Focus on Fusion

Mar 15, 2010

To ensure common objectives such as public safety and security stay at the forefront of an ever-changing global environment, all moving parts of a nation’s security force need to be working in sync and constantly communicating. This, however, is much easier said than done.
During the 9/11 terrorist attacks against the USA, communication interoperability issues severely hindered rescue efforts, some which up to this day still plague response forces.  Predicting the outcomes of catastrophic events while, in parallel, training first responders in appropriate protocols is more important than ever.

Canada and the USA have been working incessantly to address the complex challenges that hamper effective interoperability.  To properly address these challenges, we must first ask ourselves, “where do we stand and what do we need to ensure our frontline workers can talk to each other, understand their environment, and execute plans in a command and control environment that optimizes success?”  

A good starting point in creating this ideally configured national response system is to create a Network Operations Center (NOC) that provides all authorized personnel with a Common Operating Picture (COP) similar to that of the U.S. Department of Homeland Security (DHS).  The newly upgraded NOC COP at DHS provides visualization of data and analysis from multiple intelligence sources, faster fusion of information, and better interfaces with legacy networks and databases in an effort to share accurate information with all counterparts to improve the decision making process.  This type of fusion center is an effective and efficient mechanism to exchange information and intelligence, maximize resources, streamline operations, and improve the ability to fight crime and terrorism by merging data from a variety of sources. Some of these sources may include military systems.  

Electronic Consulting Services, Inc. (ECS), a company based out of Fairfax, Virginia, is currently supporting the DHS NOC COP by providing IT enhancements and analytical capabilities to infuse evolving technologies for incident information management, decision support, distribution, and display. ECS has been successful in this fusion environment by applying their defense expertise to the increasingly sophisticated requirements of domestic security.  On their U.S. Army Program Executive Office for Simulation, Training and Instrumentation (PEO STRI) for Systems Engineering and Technical Assistance (SETA) contract, ECS implements life-cycle management of interoperable training, testing, and simulation solutions “for Warfighters and the Nation.”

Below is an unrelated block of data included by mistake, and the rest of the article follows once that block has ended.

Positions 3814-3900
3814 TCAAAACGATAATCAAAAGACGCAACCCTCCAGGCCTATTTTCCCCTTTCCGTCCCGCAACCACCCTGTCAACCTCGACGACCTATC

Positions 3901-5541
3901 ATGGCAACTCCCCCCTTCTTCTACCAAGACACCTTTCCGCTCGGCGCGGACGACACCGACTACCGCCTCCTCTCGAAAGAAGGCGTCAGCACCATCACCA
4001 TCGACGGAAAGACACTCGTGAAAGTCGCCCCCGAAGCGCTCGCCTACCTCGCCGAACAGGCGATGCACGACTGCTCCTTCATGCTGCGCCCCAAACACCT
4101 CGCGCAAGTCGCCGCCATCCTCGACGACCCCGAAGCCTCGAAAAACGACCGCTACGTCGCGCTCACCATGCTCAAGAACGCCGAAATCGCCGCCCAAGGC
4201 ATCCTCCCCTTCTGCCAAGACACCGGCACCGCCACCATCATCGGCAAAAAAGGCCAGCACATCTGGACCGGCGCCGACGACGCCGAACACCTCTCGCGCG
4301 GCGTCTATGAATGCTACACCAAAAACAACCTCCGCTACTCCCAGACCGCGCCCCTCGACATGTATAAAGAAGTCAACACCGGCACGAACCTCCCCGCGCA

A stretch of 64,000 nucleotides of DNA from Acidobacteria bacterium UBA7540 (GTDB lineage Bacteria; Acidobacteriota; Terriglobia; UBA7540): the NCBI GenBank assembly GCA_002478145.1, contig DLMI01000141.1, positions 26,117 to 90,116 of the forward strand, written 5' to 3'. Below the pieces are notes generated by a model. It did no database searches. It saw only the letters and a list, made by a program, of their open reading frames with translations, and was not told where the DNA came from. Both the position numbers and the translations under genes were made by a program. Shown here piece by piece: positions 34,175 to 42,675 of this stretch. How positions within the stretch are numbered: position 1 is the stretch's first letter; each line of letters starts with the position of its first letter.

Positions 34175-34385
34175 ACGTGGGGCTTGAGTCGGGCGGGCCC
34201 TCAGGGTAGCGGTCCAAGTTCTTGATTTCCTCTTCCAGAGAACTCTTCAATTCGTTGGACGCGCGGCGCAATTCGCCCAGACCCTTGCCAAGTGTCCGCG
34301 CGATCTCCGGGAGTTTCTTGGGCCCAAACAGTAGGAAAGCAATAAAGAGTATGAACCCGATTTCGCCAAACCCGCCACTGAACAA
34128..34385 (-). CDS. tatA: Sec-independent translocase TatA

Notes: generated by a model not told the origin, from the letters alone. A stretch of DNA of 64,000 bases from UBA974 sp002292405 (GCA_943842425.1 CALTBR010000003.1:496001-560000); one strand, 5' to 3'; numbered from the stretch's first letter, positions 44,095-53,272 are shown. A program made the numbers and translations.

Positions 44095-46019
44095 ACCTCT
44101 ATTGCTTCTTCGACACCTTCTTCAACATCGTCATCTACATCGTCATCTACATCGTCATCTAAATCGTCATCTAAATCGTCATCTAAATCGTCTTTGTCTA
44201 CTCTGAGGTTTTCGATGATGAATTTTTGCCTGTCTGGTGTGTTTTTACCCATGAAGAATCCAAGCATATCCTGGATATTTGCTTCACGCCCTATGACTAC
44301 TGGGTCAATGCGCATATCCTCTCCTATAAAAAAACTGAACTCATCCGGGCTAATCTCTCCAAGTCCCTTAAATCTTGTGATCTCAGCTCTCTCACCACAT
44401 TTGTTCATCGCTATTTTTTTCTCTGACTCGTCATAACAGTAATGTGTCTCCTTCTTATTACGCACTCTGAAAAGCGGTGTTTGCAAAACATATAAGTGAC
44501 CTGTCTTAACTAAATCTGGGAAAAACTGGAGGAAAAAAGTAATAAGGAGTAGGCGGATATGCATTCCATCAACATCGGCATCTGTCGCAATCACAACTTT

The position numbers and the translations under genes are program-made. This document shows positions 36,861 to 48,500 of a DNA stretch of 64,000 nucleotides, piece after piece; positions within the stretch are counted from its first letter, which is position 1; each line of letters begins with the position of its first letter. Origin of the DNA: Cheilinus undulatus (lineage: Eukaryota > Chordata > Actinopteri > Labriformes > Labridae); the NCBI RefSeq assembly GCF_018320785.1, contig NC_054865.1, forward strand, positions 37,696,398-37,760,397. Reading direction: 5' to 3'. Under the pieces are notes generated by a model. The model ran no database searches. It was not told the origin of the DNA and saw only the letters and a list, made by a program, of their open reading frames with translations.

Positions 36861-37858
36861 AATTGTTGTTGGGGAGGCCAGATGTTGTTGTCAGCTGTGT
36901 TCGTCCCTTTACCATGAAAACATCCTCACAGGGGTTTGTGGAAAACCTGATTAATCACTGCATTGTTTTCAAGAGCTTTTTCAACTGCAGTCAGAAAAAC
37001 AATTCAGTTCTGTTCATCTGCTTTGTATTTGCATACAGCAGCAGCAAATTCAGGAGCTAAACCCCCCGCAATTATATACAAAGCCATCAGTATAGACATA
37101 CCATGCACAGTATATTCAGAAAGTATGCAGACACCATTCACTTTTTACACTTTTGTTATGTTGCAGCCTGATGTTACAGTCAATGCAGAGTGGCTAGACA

Lissette Ferrer, Director of Business Development for ECS believes that the ­convergence of military specifications and civilian requirements in data fusion efforts is putting the company in good stead for future programs nationally and globally.  “Every time we work on a key requirement for DHS or DoD, we learn how to apply our expertise to the next challenge. Together, these cross agency programs build our overall competence in both national defense and public safety.”

With the recent blurring of lines between emergency and military operations capabilities, Common Operating Picture is evolving as a data fusion essential. The processes followed by the military for similar security challenges can serve as a guide when it comes to successfully implementing a fusion center for a national civilian security system. While the concept of a COP has been endorsed by military planners for years, a Common Operating Picture application to domestic security is a recent development.  It has become more apparent that establishing a Common Operating Picture is integral when it comes to critical infrastructure protection and emergency response management. By obtaining a single identical display of operating information that is visible across the entire enterprise, public safety, government, and military agencies can significantly enhance their situational awareness. A COP facilitates collaborative planning and enables new levels of productivity and ­efficiency in critical operations.  

So, whether it is understanding the ­battlefield environment or inter-security agency communications regarding emergency threat indicators, a Common Operating Picture is essential for national ­security. A great deal of COP work has ­proceeded to date in Canada thanks to Defence Research and Development Canada in Valcartier Quebec.  However, given that the concept of national security truly extends to civil security concerns as well as interoperability, Canadian requirements might do well to pay close attention to the DHS NOC COP Program developments in the United States and companies such as ECS who have been able to bridge the gap between military and domestic security.

Edward R. Myers, Editor, FrontLine Security
© FrontLine Security 2010